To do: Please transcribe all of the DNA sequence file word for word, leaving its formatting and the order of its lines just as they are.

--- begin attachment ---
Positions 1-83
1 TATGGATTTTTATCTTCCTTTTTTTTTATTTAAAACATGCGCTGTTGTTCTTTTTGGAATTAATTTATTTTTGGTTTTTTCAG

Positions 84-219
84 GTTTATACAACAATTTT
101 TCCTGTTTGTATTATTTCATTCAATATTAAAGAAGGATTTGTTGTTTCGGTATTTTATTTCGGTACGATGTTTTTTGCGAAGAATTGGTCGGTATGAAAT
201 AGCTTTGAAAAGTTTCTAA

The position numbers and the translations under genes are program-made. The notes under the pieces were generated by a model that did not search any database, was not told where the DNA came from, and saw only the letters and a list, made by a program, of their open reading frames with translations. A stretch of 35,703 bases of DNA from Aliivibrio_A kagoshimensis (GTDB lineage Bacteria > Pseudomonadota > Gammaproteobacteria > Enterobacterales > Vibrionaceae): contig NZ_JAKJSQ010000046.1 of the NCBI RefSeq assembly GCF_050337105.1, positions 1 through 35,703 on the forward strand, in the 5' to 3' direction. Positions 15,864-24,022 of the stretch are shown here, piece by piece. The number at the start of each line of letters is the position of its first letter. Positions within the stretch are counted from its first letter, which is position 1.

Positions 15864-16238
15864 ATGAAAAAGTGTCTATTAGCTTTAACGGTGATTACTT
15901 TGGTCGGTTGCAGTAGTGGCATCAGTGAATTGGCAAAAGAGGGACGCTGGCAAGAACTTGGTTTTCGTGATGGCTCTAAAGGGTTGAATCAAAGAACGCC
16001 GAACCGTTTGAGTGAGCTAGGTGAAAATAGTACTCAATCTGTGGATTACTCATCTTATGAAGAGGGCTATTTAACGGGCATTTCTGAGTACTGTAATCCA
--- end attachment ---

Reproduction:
Positions 1-83
1 TATGGATTTTTATCTTCCTTTTTTTTTATTTAAAACATGCGCTGTTGTTCTTTTTGGAATTAATTTATTTTTGGTTTTTTCAG

Positions 84-219
84 GTTTATACAACAATTTT
101 TCCTGTTTGTATTATTTCATTCAATATTAAAGAAGGATTTGTTGTTTCGGTATTTTATTTCGGTACGATGTTTTTTGCGAAGAATTGGTCGGTATGAAAT
201 AGCTTTGAAAAGTTTCTAA

The position numbers and the translations under genes are program-made. The notes under the pieces were generated by a model that did not search any database, was not told where the DNA came from, and saw only the letters and a list, made by a program, of their open reading frames with translations. A stretch of 35,703 bases of DNA from Aliivibrio_A kagoshimensis (GTDB lineage Bacteria > Pseudomonadota > Gammaproteobacteria > Enterobacterales > Vibrionaceae): contig NZ_JAKJSQ010000046.1 of the NCBI RefSeq assembly GCF_050337105.1, positions 1 through 35,703 on the forward strand, in the 5' to 3' direction. Positions 15,864-24,022 of the stretch are shown here, piece by piece. The number at the start of each line of letters is the position of its first letter. Positions within the stretch are counted from its first letter, which is position 1.

Positions 15864-16238
15864 ATGAAAAAGTGTCTATTAGCTTTAACGGTGATTACTT
15901 TGGTCGGTTGCAGTAGTGGCATCAGTGAATTGGCAAAAGAGGGACGCTGGCAAGAACTTGGTTTTCGTGATGGCTCTAAAGGGTTGAATCAAAGAACGCC
16001 GAACCGTTTGAGTGAGCTAGGTGAAAATAGTACTCAATCTGTGGATTACTCATCTTATGAAGAGGGCTATTTAACGGGCATTTCTGAGTACTGTAATCCA